Tuesday, July 1, 2008

Words from a Glass Bubble by Vanessa Gebbie

Here's a writer who found the 4-year expressway from beginning fiction to publication. Vanessa Gebbie has commented here at LROD, always with an interesting point of view.  She has some unique advice to writers about ego control. (Is that why we keep getting rejected?)  

How long did it take you to write the book? I started learning about short fiction in November 2003, and had the collection accepted in January 2007. So all the pieces were written between those dates. I guess this question is really aimed at a novel project. Each story can take a few days, or a coupla years. But I did them while other work was also under way, so it’s a bit different from the novel.

What prompted your interest in it? I love short fiction. I had spent a while amassing a nice pile of rejections, but also some decent acceptances, thankfully, and figured that I had the right material for a collection of short fiction.

How long did it take to finish the first draft? I put together those pieces I thought went together well, including competition winners. And sharpened them as much as I could. Say, three months.

How many revisions did you write? None, not at this stage.

Who read your drafts? A good friend and fellow writer, Zoe King, editor of Cadenza, a small press magazine here in the UK.

How did you decide which comments were important and which you didn't need to heed? I always listen to Zoe’s advice. She chimes well with my work.

What was your overall rejection experience with this book? I sent a few stories in late 2006 to a publishing house called Salt by email when the guidelines ask for snailmail subs. Silly me;I heard nothing. 

I felt very brave in early 2007, and sent the thing as a submission to a Welsh publishing house, which had been kind enough to publish one of my stories in an anthology. But I think I did it wrong again. I was very green! I sent them a list of titles with competition/publishing credits and links to verification, expecting them to be excited. They weren’t. I chased twice, but never even got a reply.

A month or so later, just to tidy the records, I emailed Salt to ask for a yes or no. Suffice it to say that they were waiting to find out whose work these stories were, as they’d liked them, but they had come adrift from the covering message. If I hadn’t contacted them, I’d have never got the collection published.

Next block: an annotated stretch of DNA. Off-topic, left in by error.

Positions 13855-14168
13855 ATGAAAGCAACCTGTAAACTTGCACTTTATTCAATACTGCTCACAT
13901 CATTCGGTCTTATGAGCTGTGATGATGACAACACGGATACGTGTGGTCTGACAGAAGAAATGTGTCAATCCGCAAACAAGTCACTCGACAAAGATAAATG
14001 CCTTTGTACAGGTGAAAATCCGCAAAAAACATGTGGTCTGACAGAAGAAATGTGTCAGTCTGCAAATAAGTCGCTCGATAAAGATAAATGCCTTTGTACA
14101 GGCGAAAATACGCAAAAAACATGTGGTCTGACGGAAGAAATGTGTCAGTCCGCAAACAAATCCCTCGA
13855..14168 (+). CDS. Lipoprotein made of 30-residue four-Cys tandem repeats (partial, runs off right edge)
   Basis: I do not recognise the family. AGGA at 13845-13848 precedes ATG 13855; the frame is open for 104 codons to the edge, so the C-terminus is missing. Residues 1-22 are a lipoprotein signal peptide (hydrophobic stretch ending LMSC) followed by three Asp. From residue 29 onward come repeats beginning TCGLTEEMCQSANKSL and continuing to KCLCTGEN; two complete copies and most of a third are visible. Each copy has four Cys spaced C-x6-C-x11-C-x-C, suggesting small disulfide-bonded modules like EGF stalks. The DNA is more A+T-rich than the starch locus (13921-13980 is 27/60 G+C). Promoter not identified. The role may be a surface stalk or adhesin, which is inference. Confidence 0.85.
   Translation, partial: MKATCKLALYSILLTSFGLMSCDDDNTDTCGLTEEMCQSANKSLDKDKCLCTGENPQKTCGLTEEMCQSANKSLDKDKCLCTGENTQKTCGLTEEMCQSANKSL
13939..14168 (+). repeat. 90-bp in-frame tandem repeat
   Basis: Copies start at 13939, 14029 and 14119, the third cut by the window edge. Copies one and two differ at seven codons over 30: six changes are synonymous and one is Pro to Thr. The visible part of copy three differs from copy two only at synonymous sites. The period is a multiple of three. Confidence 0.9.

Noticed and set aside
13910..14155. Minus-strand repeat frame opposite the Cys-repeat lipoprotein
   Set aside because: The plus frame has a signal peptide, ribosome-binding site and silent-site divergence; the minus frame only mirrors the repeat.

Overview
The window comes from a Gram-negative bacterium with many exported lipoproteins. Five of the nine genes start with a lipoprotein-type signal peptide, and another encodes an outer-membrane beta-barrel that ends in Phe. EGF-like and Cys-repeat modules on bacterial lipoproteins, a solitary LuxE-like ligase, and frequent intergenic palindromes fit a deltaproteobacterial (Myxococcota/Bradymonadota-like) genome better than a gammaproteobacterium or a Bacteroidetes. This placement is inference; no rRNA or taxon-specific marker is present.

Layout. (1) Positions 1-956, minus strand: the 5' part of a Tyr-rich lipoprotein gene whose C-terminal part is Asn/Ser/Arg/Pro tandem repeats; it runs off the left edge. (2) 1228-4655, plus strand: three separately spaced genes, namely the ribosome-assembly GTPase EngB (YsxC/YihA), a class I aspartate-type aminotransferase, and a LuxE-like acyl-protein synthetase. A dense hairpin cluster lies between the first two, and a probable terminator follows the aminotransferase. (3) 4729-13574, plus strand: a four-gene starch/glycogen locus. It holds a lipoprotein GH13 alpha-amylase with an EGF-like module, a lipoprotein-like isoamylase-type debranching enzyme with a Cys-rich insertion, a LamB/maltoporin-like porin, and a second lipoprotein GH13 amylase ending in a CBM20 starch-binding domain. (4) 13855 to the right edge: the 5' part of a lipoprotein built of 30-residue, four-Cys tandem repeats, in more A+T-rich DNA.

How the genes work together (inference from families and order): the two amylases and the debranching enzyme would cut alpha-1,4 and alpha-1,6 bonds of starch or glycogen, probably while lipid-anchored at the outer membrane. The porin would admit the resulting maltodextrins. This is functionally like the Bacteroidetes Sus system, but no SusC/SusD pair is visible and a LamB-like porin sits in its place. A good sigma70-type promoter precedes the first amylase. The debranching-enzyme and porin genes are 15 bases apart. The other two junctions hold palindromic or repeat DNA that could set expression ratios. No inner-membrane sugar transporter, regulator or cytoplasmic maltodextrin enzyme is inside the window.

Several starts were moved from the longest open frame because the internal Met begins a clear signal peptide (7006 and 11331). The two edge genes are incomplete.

Did you already have an agent? Or did you use this project to get one? I did not have an agent, and at this stage, did not need one. I have since been lucky, and I think having this collection accepted by Salt Publishing helped to strengthen my hand as a serious writer. I am now represented by Euan Thorneycroft at A M Heath and Co.

How long did it take for you to get an agent? From starting to write fiction, four years.

Where were you when you found out the book had been bought? I got an email at home in my study.

Who was the first person you told? An old writing tutor. It seemed the right thing to do.

Has your philosophy on getting published changed? Would you do anything differently now? Yes. I think I’ve sharpened my act. If I was repeating the experience I would make sure I followed the guidelines as well as following the advice of other writers. There is a reason why things work, and why things don’t.

What's your view of the rejection experience now? I think being rejected is a necessary part of being a writer. The world isn’t easy for anyone, so why should it be for us? Learning to cope with rejection is necessary. I still find it tough, but have learned to get over it. (Sort of. Sigh).

What words of advice would you give to a writer, rejected on the journey toward getting published? Keep writing. Don’t take it personally. They have no idea who you are. If you have had helpful comments with the rejection, take them on board. Wait, and take action after a little time has passed. Your rejecters may have a point. On the other hand they may not chime with your work, and you may not agree.

It’s fine to believe in yourself, but I would suggest you learn to write before you consider yourself to be an undiscovered genius. Most people who think like that remain undiscovered.

Any other comments? Be kind to other writers. The world is full enough of people who will take pleasure in not being so.


KATE EVANS said...

Nice interview...Still, honestly, I find it frustrating to read about someone who made it all happen so fast...makes me feel like I've been slogging for so long...

Vanessa Gebbie said...

Hi Kate...

I understand your frustration.

When you say 'made it happen'... let's put it into context. Salt is a small independent publisher. They pay no advances. Nothing. Nada. Zilch.

For all that Salt is great to work with and extremely generous in their support of writers, for me to accept 'made it all happen', I would like that to have been a mainstream publisher, a nice advance to help pay the bills at home.

But it was the very best I could do. And sure, it is lovely to have a book out there with my name on it.

hey, there will always be writers who do things earlier than you. And many many many will get there (wherever that is) later than you. Don't forget that.

sermon over! happy writing.

Anonymous said...

Hey Vanessa,

Congrats on your book. Sounds like you have your act together. I was wondering--because it sounds like you did a lot of work in a short time--whether you have a dayjob and how much time you devote to writing and the other mundane stuff--submissions, correspondence, etc.

It's always helpful to get an idea of what a successful writers's writing life is actually like. Thanks in advance :)